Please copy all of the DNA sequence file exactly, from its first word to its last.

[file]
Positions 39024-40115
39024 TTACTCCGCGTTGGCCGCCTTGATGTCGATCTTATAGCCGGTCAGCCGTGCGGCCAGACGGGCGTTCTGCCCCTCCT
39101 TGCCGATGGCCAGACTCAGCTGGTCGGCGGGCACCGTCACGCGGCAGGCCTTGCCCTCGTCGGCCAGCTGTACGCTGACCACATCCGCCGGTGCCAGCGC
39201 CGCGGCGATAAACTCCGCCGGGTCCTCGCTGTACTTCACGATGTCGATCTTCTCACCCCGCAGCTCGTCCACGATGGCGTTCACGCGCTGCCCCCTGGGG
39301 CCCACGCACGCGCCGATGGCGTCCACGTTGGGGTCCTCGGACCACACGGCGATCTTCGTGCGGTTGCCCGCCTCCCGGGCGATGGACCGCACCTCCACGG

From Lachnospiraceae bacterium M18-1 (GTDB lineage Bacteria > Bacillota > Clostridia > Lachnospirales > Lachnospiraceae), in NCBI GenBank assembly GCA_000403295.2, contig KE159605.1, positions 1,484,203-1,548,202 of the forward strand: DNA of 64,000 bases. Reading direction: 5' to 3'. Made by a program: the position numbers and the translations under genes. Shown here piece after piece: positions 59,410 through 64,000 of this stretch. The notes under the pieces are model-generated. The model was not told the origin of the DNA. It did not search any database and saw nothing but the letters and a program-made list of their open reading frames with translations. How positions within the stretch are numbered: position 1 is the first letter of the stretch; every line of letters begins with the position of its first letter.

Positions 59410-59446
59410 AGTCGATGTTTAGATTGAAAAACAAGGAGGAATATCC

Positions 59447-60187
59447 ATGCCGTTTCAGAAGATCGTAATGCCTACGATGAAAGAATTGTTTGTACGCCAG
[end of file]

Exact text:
Positions 39024-40115
39024 TTACTCCGCGTTGGCCGCCTTGATGTCGATCTTATAGCCGGTCAGCCGTGCGGCCAGACGGGCGTTCTGCCCCTCCT
39101 TGCCGATGGCCAGACTCAGCTGGTCGGCGGGCACCGTCACGCGGCAGGCCTTGCCCTCGTCGGCCAGCTGTACGCTGACCACATCCGCCGGTGCCAGCGC
39201 CGCGGCGATAAACTCCGCCGGGTCCTCGCTGTACTTCACGATGTCGATCTTCTCACCCCGCAGCTCGTCCACGATGGCGTTCACGCGCTGCCCCCTGGGG
39301 CCCACGCACGCGCCGATGGCGTCCACGTTGGGGTCCTCGGACCACACGGCGATCTTCGTGCGGTTGCCCGCCTCCCGGGCGATGGACCGCACCTCCACGG

From Lachnospiraceae bacterium M18-1 (GTDB lineage Bacteria > Bacillota > Clostridia > Lachnospirales > Lachnospiraceae), in NCBI GenBank assembly GCA_000403295.2, contig KE159605.1, positions 1,484,203-1,548,202 of the forward strand: DNA of 64,000 bases. Reading direction: 5' to 3'. Made by a program: the position numbers and the translations under genes. Shown here piece after piece: positions 59,410 through 64,000 of this stretch. The notes under the pieces are model-generated. The model was not told the origin of the DNA. It did not search any database and saw nothing but the letters and a program-made list of their open reading frames with translations. How positions within the stretch are numbered: position 1 is the first letter of the stretch; every line of letters begins with the position of its first letter.

Positions 59410-59446
59410 AGTCGATGTTTAGATTGAAAAACAAGGAGGAATATCC

Positions 59447-60187
59447 ATGCCGTTTCAGAAGATCGTAATGCCTACGATGAAAGAATTGTTTGTACGCCAG